A Smartphone-Free Childhood

The campaign for a #smartphonefreechildhood has truly captured the public’s attention. Children’s use of screens, social media etc is a topic that I’ve been increasingly asked about in recent years and it’s something that a lot of parents worry about.

It’s crucial to first grasp the primary issue identified by the campaign: smartphones give young children premature access to social media and websites they aren’t developmentally equipped to handle, and this is resulting in harm.

The smartphone-free childhood campaign proposes establishing an age limit for smartphone ownership, advocating for it to be set at 14, along with raising social media age restrictions to 16. 

As a research psychologist, I generally believe in educating children to navigate the world they’re entering and supporting parents in guiding them through new technology. However, the overwhelming amount of evidence that we now have access to (such as the fastest-growing category for skincare products being 8 to 10-year-old girls), highlights the impact of exposure to influencers and social media on young children’s development. Access to these platforms enables bad actors (and yes, I’m looking at you cosmetic and skin care brands) to target children successfully specifically because of their lack of social, emotional, and cognitive maturity.

While skincare may seem like a minor issue, it’s indicative of larger mental health concerns like body image, self-esteem, cyberbullying, and negative social media comments. These are all exacerbated by children being online before they’re ready. You only need to look back through the recent news headlines to see increasing concerns about gender identity, self-harm, and teenage suicide. The statistics can no longer be ignored.

I used to hope that tech companies and social media platforms would step up to protect children from harm, but if they won’t (and all the signs are that they are not paying anything more than lip-service to this issue), we need public support to pressure the government into action and I will do what I can to support this campaign.

For the avoidance of doubt, I am not advocating for a screen-free childhood – that’s a much more radical and, in my opinion misguided and impractical initiative.


At the Good Play Guide, we promote a balanced play diet, acknowledging the benefits of screens when they have carefully designed quality content for children. It’s about the activities that the screens facilitate, rather than the presence of screens themselves. Quality digital content on responsible platforms, managed proactively by parents can help children understand their world, relate to others, be introduced to new topics and ideas, keep in touch with family and friends and access learning at their own pace in their own way which I know has made a massive difference to children with autism who don’t learn well in a social, classroom setting.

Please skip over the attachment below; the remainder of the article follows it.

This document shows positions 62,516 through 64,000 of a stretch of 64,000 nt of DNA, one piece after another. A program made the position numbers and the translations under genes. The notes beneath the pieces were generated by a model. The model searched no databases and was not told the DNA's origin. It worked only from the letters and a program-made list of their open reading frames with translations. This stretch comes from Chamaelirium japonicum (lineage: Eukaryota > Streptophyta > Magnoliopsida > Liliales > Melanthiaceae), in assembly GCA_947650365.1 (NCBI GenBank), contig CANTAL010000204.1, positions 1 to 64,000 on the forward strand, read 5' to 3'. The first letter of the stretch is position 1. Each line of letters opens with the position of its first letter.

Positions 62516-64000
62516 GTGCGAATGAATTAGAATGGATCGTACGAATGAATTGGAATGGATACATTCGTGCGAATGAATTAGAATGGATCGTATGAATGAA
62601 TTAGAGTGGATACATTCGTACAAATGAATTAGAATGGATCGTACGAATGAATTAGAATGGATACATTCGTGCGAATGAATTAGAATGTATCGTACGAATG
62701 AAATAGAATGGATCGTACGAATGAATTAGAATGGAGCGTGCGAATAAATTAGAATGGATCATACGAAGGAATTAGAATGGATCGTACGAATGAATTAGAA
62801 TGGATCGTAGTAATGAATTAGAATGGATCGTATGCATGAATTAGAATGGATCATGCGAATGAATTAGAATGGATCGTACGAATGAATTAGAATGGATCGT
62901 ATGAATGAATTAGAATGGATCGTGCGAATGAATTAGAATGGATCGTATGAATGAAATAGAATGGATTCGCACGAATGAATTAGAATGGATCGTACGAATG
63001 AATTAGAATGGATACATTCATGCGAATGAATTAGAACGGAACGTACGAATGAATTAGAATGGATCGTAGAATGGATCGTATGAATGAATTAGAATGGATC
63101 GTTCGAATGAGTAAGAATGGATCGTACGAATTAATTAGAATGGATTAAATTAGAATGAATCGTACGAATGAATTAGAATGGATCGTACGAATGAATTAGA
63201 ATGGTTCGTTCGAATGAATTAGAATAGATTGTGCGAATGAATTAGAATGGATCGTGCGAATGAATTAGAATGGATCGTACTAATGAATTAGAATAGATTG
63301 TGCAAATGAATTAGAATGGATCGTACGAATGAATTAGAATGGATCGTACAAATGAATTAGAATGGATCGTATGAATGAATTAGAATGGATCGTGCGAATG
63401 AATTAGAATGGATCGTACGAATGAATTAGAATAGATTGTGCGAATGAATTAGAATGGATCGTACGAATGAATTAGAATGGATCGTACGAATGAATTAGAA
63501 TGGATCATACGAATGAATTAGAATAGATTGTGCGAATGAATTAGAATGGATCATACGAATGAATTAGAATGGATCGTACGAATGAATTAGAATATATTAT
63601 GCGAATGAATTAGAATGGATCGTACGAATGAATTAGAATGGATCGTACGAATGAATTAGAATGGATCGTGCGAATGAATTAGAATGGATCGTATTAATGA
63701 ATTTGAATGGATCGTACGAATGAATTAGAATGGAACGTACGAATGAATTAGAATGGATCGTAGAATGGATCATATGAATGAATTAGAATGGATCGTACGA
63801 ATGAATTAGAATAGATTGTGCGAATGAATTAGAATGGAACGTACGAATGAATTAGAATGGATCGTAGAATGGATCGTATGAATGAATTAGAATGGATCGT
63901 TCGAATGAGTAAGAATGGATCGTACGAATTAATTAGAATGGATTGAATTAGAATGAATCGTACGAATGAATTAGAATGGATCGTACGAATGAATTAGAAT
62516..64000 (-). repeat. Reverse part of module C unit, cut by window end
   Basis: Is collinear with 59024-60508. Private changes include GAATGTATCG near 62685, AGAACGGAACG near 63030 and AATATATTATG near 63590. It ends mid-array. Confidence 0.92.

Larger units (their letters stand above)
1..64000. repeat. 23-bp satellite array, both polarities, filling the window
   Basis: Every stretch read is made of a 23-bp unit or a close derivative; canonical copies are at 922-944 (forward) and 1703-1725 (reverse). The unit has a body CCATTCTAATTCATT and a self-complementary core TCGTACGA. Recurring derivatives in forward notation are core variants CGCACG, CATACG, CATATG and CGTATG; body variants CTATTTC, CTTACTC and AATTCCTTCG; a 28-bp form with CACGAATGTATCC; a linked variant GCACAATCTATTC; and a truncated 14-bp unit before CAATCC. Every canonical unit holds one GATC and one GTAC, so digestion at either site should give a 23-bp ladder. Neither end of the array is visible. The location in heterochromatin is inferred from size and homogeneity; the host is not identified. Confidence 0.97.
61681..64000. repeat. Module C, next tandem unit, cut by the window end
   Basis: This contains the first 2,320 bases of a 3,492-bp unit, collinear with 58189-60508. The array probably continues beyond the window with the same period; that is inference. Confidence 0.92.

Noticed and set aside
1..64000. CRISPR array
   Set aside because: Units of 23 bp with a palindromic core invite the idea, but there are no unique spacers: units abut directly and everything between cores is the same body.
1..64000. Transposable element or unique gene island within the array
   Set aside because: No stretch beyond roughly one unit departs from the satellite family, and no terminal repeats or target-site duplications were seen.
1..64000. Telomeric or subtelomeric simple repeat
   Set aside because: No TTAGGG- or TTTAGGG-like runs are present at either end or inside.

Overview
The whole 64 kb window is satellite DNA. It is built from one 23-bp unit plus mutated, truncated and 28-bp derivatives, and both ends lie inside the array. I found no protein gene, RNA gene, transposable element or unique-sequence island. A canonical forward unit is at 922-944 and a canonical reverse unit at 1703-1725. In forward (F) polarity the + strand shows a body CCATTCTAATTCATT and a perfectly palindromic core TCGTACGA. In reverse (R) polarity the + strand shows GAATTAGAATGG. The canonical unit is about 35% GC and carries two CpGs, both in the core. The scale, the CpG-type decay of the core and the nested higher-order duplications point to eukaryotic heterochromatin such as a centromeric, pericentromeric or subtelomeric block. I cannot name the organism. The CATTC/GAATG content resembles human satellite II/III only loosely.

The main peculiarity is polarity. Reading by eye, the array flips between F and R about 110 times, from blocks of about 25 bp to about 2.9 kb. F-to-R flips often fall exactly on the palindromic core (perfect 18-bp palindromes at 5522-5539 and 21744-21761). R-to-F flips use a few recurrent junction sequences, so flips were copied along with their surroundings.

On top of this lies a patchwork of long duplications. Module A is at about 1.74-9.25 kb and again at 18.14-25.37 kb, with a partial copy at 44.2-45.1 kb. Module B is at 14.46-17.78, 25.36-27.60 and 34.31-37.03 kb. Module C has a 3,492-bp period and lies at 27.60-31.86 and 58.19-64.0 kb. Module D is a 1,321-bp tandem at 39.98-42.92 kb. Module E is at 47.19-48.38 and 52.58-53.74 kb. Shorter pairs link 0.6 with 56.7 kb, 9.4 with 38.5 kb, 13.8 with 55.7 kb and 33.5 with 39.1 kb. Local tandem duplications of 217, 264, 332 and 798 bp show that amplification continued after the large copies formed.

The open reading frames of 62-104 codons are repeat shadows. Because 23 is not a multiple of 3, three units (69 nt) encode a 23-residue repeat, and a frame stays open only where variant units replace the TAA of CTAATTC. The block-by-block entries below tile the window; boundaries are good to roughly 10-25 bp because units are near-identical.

Given all of the evidence I’ve seen on a range of wellbeing issues, it is now time to advocate for sensible age limits on smartphone access to ensure children develop healthily and without the burden of anxiety and mental health issues prevalent in today’s teenagers.

Mental health is a complex issue, but restricting smartphones for children under 14 is a crucial step in combating poor mental health. Let’s not demonise screens entirely but advocate for responsible usage and safeguards to support our children’s holistic development. I think a similar evidence-based approach needs to be adopted for AI relating to children too. Ideally, evidence first, rather than unfettered access until it’s been proved harmful.

This poses an interesting challenge for us as a research agency, specialising in children. I do think that children should have access to digital games and be able to develop their understanding of technology so they are equipped for an increasingly digital world, and we support app and game developers in doing this responsibly. 

We also support hardware manufacturers and it will be this industry that could make the difference in this fight for our children’s wellbeing. There’s a whole new product category that is waiting to be developed that bridges the gap, responsibly between a brick phone and a smart phone that would give children an introduction to the world of smart phones and let them benefit from the positive features of those devices without giving them unfettered access to social media and unsuitable web content. 

If there are any manufacturers out there who would like support with any of the above, please contact us using the form at the bottom of this post.